My vision for the Powerhouse is: to be the world’s leading museum of science and
design, acclaimed internationally and loved locally.
A great collection provides the foundation for a great museum. The Powerhouse Museum is built on such a foundation, however it must capitalise on the opportunity. To achieve audience and critical acclaim, the Powerhouse Museum, and its network of venues and collections, must be alive and dynamic.
As Director I am committed to a process of transformation. The organisation will be outward focussed – providing compelling reasons for audiences to engage online, through new media, visitation, knowledge and thought leadership.
We will build long term relationships with partners and supporters to ensure sustainability and diversified funding streams. We will use international networks to deliver great exhibitions and economic return to New South Wales.
The broad subjects of Science and Applied Arts will be brought to life through themes such as ‘curiosity’ for science and ‘creativity’ for applied arts. A collections focussed approach will be transformed to content creation and dissemination enabling the Powerhouse and its network of venues to become a hub for new media, remote learning and ingenuity.
As Director I will ensure the Powerhouse Museum is positioned internationally as an acclaimed and innovative museum of science and design and locally as a thriving hub for curiosity and creativity.
The Museum of Applied Arts and Sciences was established in 1879 and currently comprises the Powerhouse Museum, Sydney Observatory and the Powerhouse Discovery Centre (collection stores at Castle Hill).
The organisation has more than 250 staff, plus more than 350 volunteers.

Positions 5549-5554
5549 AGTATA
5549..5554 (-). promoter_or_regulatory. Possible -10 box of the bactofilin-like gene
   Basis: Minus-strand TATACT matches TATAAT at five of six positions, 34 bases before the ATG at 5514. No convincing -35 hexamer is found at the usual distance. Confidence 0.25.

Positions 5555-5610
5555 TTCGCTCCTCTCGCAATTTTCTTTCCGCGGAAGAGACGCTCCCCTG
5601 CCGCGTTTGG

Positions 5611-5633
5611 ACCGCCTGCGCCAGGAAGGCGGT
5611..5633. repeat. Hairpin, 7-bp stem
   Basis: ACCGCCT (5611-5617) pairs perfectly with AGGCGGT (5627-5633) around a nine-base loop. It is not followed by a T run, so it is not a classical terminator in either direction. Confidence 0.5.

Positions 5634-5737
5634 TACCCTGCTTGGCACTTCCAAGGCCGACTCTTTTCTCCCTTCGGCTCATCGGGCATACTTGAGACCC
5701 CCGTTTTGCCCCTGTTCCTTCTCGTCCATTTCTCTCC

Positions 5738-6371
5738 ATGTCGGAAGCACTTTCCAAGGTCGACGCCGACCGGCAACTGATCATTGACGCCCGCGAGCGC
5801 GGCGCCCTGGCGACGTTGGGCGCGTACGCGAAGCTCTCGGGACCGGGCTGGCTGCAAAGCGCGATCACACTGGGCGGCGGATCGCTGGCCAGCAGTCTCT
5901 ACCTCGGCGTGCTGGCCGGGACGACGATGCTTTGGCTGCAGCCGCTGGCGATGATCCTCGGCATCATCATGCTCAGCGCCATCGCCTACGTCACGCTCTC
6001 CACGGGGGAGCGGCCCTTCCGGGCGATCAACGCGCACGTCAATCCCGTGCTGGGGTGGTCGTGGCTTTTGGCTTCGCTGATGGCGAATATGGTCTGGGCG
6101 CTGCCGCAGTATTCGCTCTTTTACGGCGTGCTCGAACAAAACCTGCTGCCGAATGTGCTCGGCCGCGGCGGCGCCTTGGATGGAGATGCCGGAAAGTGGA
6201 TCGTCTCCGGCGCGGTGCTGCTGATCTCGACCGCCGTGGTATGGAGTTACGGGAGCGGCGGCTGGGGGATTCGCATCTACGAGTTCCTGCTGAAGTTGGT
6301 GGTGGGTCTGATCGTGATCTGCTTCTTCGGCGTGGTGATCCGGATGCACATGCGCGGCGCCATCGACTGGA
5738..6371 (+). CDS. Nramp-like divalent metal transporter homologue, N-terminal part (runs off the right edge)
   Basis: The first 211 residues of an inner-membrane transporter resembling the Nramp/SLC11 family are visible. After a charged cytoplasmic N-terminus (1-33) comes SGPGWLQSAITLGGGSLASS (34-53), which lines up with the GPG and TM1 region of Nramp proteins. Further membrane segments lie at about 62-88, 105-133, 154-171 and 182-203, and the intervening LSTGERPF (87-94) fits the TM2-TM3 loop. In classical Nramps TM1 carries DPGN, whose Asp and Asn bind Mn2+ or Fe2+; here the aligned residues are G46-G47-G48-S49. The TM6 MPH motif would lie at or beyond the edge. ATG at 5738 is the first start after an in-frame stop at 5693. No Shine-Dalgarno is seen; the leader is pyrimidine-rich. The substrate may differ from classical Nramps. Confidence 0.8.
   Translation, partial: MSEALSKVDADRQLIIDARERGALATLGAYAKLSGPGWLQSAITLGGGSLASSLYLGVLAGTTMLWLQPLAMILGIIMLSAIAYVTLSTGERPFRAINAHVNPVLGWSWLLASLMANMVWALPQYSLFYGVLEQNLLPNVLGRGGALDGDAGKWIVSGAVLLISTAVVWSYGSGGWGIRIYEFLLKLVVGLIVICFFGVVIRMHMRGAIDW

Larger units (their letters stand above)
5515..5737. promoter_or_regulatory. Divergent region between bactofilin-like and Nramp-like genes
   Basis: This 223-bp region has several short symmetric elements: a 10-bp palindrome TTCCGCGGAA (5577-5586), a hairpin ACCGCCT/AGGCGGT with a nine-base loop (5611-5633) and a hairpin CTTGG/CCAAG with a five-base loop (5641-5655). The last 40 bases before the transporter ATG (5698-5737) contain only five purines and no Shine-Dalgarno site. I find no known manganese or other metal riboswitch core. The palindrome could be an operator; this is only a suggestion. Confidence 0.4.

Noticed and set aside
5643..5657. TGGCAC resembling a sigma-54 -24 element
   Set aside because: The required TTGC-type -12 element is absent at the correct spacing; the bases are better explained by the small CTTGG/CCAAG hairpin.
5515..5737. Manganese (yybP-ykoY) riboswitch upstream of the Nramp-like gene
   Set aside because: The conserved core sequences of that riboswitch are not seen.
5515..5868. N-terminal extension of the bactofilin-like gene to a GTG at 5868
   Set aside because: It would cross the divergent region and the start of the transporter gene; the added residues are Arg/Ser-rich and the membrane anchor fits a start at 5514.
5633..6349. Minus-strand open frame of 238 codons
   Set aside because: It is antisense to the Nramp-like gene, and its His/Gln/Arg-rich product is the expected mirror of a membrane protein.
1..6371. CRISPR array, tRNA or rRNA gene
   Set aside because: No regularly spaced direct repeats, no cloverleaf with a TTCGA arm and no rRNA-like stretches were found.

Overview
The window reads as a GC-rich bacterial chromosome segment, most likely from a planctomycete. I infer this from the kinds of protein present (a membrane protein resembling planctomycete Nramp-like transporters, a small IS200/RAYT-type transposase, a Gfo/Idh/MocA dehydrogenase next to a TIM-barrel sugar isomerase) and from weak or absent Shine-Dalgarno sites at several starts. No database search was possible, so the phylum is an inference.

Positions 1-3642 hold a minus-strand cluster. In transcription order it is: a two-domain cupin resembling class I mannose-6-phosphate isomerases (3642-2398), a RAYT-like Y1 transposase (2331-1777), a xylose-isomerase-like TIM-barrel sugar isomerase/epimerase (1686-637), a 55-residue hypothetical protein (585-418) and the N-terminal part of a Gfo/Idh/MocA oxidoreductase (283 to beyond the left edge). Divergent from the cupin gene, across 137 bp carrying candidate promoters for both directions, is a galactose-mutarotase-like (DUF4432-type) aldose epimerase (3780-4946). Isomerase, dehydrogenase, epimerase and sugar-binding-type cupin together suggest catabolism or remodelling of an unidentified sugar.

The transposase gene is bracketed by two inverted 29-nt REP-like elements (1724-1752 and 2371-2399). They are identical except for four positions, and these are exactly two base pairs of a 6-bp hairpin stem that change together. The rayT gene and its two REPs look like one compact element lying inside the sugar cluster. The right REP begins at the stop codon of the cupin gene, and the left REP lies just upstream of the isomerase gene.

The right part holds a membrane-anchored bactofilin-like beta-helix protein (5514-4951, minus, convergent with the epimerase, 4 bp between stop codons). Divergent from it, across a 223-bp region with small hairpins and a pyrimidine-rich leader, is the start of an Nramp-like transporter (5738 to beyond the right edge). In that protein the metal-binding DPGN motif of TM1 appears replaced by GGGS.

The Museum is acknowledged internationally for the calibre of its collection, scholarship and exhibitions. The collection spans history, science, technology, design, industry, decorative arts, music, transport and space exploration. It is also home to the material heritage and stories of Australian culture, history and lifestyle, providing a comprehensive insight into this rich and diverse country. There is estimated to be well over 500,000 separate items in the Museum’s collection.
The program of temporary exhibitions and programs complements a range of permanent galleries. Learning and creativity are a strong focus of the Museum. Exhibitions and programs are based on the ideas and technologies that have changed our world, and the stories of the people who create and inspire them.
By 2035, the population of NSW will be 9.1million. Western Sydney, with a population of 2.4million, will remain the city’s geographic and demographic centre. Sydney’s status as a global city will be increasingly important through the growing focus on Asia, our trade relationships, knowledge sector, linguistically diverse community, and tourism.
During this time, the plans for the renewal of two major city precincts, Darling Harbour, the expansion of the adjacent University of Technology Sydney (UTS), the NSW Government and City of Sydney Cultural Policies will enliven the city, and the Darling Harbour / Powerhouse precinct. New forms of media will emerge with new devices, networks and platforms. Our economy will remain central to public policy.
This is an exciting time for NSW and the Powerhouse Museum.
Our road map
1 Strategic and Master Plans
A three-year strategic plan will lay the ground for a renewed Powerhouse Museum. The Strategic Plan will be high-level and visionary, articulating vision, strategies and success. A Master Plan will be developed to articulate the future use of the Museum’s buildings and spaces.
2 Building engagement and profile